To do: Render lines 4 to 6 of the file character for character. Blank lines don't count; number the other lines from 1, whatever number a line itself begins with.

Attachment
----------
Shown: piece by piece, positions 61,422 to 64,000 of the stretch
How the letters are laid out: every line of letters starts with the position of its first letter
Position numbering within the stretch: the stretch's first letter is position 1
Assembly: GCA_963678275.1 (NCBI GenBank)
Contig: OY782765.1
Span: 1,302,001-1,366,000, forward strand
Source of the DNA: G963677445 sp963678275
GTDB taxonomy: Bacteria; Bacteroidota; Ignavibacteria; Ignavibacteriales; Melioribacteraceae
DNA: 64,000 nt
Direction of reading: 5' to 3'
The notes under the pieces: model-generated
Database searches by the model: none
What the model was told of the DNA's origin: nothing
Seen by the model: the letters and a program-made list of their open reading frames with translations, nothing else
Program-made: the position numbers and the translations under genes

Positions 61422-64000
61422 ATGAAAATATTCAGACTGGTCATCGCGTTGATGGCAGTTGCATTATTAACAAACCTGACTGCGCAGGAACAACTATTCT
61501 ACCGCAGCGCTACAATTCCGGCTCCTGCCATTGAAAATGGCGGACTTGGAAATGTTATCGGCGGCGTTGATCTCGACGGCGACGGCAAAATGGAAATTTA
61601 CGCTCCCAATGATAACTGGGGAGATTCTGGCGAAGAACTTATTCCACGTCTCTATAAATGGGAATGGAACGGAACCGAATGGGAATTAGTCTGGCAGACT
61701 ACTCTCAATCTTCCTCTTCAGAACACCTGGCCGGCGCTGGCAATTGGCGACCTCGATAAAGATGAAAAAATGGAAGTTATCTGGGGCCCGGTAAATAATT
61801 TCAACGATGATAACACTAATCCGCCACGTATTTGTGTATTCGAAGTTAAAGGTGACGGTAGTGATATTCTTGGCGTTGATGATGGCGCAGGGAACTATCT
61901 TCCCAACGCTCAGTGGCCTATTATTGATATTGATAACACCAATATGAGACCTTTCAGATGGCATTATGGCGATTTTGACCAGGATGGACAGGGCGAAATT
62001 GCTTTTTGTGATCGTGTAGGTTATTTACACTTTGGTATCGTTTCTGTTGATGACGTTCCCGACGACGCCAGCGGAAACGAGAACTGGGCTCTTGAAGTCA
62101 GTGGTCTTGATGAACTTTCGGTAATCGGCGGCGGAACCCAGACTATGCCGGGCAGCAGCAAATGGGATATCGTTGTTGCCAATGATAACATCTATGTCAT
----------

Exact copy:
Assembly: GCA_963678275.1 (NCBI GenBank)
Contig: OY782765.1
Span: 1,302,001-1,366,000, forward strand